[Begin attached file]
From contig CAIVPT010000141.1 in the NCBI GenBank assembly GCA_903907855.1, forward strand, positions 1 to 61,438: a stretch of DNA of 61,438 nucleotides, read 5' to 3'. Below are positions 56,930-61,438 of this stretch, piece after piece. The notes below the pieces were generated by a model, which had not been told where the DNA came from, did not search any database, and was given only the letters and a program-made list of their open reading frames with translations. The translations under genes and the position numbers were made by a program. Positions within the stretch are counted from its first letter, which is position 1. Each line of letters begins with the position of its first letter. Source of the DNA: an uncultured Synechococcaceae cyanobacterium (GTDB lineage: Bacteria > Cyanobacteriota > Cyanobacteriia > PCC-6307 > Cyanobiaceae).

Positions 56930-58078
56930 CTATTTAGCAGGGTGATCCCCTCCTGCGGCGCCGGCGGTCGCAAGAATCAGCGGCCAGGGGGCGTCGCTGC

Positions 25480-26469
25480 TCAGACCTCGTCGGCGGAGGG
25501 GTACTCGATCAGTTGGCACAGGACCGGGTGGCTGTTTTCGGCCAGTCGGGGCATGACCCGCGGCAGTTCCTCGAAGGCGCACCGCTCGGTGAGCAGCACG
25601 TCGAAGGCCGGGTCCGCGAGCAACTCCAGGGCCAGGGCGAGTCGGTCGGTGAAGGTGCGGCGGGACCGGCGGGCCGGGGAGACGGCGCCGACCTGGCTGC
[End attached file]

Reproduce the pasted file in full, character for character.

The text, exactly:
From contig CAIVPT010000141.1 in the NCBI GenBank assembly GCA_903907855.1, forward strand, positions 1 to 61,438: a stretch of DNA of 61,438 nucleotides, read 5' to 3'. Below are positions 56,930-61,438 of this stretch, piece after piece. The notes below the pieces were generated by a model, which had not been told where the DNA came from, did not search any database, and was given only the letters and a program-made list of their open reading frames with translations. The translations under genes and the position numbers were made by a program. Positions within the stretch are counted from its first letter, which is position 1. Each line of letters begins with the position of its first letter. Source of the DNA: an uncultured Synechococcaceae cyanobacterium (GTDB lineage: Bacteria > Cyanobacteriota > Cyanobacteriia > PCC-6307 > Cyanobiaceae).

Positions 56930-58078
56930 CTATTTAGCAGGGTGATCCCCTCCTGCGGCGCCGGCGGTCGCAAGAATCAGCGGCCAGGGGGCGTCGCTGC

Positions 25480-26469
25480 TCAGACCTCGTCGGCGGAGGG
25501 GTACTCGATCAGTTGGCACAGGACCGGGTGGCTGTTTTCGGCCAGTCGGGGCATGACCCGCGGCAGTTCCTCGAAGGCGCACCGCTCGGTGAGCAGCACG
25601 TCGAAGGCCGGGTCCGCGAGCAACTCCAGGGCCAGGGCGAGTCGGTCGGTGAAGGTGCGGCGGGACCGGCGGGCCGGGGAGACGGCGCCGACCTGGCTGC